Physiological traits associated with success of Candida albicans strains as commensal colonizers and pathogens

J. Schmid, P. R. Hunter, G. C. White, A. K. Nand, R. D. Cannon

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DNA fingerprinting with the moderately repetitive sequence Ca3 has repeatedly identified groups of genetically similar strains of Candida albicans that are more frequently isolated than other groups of strains from human hosts in a geographical locale. Members of these groups are found in approximately 30% of healthy individuals and in up to 70% of patients suffering from candidiasis. The high prevalence of these strains implies that they are more successful in colonizing human hosts and in causing disease than other strains (J. Schmid, Clin. Adv. Treatment Fungal Infect. 4(6):12-16, 1993). In the present study, we have compared one such group of highly prevalent strains with other strains from the same locale to identify physiological traits a larger number of chemicals than other strains in a resistogram assay. When resistance to individual chemicals used in the resistogram assay was analyzed, strains from the group of highly prevalent strains were significantly more often resistant to boric acid, cetrimide, chlorhexidine, 5-fluorocytosine, and high sodium chloride concentrations than other strains. Strains from the group of highly prevalent strains also adhered significantly (1.5 times) better to saliva-coated surfaces than did other strains. Because members of highly prevalent groups of strains are the most common infectious agents in candidiasis, these physiological traits may be involved in determining not only the success of C. albicans in colonizing human hosts in general but also its ability to cause disease. Sodium chloride resistance and increased adherence were also associated with infectious isolates outside the group of highly prevalent strains, indicating that they may be of particular importance in pathogenesis.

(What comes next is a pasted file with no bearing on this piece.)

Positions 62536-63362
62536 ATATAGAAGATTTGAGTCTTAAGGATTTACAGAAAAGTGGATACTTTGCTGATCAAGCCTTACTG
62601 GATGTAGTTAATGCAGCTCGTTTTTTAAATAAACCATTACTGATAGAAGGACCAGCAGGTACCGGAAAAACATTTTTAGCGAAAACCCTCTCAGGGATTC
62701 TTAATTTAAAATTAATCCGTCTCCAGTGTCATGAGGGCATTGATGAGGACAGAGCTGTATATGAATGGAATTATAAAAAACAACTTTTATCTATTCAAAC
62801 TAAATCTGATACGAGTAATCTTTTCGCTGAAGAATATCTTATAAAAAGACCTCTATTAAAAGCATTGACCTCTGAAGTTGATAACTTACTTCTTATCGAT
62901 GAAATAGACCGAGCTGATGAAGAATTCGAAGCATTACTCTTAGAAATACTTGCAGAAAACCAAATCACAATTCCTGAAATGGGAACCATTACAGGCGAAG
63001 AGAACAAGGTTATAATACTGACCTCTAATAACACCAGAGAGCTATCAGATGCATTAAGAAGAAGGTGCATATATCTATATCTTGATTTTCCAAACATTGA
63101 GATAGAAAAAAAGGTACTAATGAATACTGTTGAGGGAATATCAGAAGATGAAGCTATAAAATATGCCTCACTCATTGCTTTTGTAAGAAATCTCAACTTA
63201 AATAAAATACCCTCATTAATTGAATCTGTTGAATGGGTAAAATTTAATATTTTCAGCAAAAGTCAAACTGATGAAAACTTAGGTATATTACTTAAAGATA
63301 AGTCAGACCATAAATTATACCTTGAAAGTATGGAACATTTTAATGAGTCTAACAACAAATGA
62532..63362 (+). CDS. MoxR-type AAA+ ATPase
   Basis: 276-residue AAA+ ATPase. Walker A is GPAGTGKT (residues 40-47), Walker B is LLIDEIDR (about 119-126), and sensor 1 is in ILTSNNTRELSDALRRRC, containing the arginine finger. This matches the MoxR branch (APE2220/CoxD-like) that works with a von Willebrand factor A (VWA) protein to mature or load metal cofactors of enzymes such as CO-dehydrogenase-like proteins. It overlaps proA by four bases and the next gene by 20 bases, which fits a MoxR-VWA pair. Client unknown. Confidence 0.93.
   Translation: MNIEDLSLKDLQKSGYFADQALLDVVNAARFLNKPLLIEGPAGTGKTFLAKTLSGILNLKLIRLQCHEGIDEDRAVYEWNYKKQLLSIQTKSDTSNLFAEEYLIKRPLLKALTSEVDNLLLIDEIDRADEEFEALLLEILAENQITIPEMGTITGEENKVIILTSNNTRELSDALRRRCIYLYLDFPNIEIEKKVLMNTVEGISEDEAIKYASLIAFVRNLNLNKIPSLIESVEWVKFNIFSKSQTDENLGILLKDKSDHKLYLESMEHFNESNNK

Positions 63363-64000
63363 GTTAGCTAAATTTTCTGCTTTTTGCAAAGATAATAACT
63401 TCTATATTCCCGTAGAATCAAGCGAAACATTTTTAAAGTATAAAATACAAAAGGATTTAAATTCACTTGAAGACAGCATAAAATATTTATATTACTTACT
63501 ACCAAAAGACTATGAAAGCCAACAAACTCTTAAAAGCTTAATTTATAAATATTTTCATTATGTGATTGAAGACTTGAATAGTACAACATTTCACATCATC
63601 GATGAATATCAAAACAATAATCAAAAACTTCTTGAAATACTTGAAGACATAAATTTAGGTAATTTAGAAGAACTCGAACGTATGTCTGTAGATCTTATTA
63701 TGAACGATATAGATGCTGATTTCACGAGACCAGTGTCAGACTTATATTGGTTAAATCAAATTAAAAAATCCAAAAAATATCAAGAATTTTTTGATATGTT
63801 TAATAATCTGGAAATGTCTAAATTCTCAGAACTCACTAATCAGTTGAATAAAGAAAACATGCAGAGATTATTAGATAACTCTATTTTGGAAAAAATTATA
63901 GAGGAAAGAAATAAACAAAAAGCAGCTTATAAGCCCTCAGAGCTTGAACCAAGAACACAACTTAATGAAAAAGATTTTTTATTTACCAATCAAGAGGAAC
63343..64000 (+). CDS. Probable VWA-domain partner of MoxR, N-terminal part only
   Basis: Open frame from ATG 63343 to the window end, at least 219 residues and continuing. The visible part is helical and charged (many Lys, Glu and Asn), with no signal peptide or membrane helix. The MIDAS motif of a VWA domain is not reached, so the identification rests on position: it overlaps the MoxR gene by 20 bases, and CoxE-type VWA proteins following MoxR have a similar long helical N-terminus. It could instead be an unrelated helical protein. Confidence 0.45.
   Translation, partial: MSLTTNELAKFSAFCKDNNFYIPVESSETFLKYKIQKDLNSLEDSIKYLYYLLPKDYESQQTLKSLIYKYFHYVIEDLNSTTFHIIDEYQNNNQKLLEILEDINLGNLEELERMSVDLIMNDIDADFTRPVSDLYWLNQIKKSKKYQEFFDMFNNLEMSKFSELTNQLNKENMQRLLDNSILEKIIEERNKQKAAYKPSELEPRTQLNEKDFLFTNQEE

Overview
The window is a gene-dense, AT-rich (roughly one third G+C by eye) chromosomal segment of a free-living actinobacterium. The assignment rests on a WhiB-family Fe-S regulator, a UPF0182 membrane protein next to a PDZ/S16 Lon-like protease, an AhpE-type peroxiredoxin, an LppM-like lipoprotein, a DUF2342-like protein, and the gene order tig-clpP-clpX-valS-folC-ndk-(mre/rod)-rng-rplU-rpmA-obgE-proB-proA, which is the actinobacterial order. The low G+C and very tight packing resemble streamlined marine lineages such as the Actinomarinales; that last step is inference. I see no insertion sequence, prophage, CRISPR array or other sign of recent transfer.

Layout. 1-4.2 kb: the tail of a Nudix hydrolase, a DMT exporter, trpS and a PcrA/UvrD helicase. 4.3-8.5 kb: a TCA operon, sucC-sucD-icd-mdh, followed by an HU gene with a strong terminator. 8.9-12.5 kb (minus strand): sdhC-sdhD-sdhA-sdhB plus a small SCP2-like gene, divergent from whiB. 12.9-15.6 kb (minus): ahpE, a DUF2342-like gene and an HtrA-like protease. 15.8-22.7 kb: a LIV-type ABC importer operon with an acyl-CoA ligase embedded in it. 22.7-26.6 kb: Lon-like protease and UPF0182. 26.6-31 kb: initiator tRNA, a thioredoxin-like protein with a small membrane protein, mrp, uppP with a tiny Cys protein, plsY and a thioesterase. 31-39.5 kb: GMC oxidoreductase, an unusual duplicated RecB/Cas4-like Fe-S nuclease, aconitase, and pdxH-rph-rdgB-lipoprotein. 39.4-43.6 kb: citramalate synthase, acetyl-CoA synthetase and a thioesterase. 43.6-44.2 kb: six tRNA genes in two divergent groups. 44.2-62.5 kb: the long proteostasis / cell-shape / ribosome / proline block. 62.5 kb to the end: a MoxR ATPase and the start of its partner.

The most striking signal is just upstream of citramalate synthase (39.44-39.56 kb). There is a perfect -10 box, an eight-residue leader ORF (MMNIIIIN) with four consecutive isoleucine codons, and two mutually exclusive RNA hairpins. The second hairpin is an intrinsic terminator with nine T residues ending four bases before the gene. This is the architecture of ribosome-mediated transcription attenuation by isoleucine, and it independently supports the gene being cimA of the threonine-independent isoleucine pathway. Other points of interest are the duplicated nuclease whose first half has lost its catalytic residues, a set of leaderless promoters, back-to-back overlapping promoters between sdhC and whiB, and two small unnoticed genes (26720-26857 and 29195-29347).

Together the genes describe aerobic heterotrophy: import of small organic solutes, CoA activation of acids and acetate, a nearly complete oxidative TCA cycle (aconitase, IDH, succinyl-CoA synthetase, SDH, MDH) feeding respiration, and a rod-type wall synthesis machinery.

Original languageEnglish
Pages (from-to)2920-2926
Number of pages7
JournalJournal of Clinical Microbiology
Issue number11
Publication statusPublished - 1 Nov 1995

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